In this post we take a look at holiday marketing trends year-over-year and what to watch going into 2015, so you can put ideas on your holiday marketing list for next year, right now.

View full post on Search Engine Watch – Latest

That GoldieBlox Ad Doesn’t Challenge Beauty Stereotypes The Way You Think

GoldieBlox, the toymaker that markets its wares as a way to introduce girls to engineering, debuted a new ad and product that digs at the toy industry’s love of beautiful Barbie dolls and princesses. And from the reaction around the Internet, you’d think the company had struck a resounding blow for female empowerment.

Not exactly.

The new ad is supposedly the company’s latest attempt to “disrupt the pink aisle” by offering alternatives to Barbie and other frilly offerings for girls, as CEO Debbie Sterling likes to put it. In fact, though, GoldieBlox is more of a terrific toy marketer that’s great at convincing young girls and their parents to buy into its girl-power narrative, despite products that have drawn fire for their reportedly lackluster construction, derivative play and lingering blonde-princess stereotypes.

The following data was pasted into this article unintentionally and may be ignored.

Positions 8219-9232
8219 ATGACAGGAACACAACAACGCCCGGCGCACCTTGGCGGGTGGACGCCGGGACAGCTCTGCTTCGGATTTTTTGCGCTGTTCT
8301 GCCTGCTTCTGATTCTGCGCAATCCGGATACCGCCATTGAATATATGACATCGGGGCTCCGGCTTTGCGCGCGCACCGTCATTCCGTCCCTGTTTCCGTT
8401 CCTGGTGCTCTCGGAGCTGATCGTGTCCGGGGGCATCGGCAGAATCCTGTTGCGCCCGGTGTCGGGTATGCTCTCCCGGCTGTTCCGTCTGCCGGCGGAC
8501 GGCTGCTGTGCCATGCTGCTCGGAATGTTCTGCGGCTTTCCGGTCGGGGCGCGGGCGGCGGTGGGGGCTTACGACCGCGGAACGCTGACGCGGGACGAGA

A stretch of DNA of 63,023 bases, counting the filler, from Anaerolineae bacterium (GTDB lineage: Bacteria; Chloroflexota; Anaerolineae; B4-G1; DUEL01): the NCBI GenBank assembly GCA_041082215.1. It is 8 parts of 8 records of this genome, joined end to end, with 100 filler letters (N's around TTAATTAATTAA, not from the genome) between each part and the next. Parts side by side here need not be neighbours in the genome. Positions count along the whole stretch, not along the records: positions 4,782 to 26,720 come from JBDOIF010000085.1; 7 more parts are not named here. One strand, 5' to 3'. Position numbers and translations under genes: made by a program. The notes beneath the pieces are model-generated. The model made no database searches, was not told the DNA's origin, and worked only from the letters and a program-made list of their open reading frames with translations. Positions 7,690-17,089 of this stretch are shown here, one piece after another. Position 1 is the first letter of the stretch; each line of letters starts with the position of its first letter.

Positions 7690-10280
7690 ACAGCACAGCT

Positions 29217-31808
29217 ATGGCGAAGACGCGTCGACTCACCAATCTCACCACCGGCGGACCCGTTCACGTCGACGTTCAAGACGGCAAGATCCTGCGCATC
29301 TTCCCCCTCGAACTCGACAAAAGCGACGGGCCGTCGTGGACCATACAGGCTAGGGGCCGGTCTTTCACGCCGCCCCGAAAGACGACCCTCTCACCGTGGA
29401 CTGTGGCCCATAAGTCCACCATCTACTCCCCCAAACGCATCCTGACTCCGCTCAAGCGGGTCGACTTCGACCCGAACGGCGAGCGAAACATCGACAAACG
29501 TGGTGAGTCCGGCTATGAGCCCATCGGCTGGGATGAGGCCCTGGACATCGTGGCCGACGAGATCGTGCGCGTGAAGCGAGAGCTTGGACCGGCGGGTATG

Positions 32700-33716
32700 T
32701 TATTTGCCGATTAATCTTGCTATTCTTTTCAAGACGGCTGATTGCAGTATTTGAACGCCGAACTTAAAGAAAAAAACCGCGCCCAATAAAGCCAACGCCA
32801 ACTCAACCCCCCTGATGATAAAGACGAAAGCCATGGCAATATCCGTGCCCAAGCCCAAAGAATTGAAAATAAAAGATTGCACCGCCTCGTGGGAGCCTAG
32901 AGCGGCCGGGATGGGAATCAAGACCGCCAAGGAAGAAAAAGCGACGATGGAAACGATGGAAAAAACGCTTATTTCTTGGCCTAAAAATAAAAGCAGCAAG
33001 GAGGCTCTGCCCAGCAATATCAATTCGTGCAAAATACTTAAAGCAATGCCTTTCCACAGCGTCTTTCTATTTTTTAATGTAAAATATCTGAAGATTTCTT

See also: How An Engineering Toy For Girls Went From Kickstarter To Bestseller

The ad has already garnered rave reviews. The Huffington Post declared, “In New GoldieBlox Ad, Little Girls Smash The Idea That ‘Beauty Is Perfection’.” Time insisted that “Rebellious New GoldieBlox Ad Aims to Disrupt ‘Perfect’ Beauty Standards.”

All that sounds pretty good—at least until you see the video and the toy GoldieBlox is actually selling here.

Assembly-Line Perfection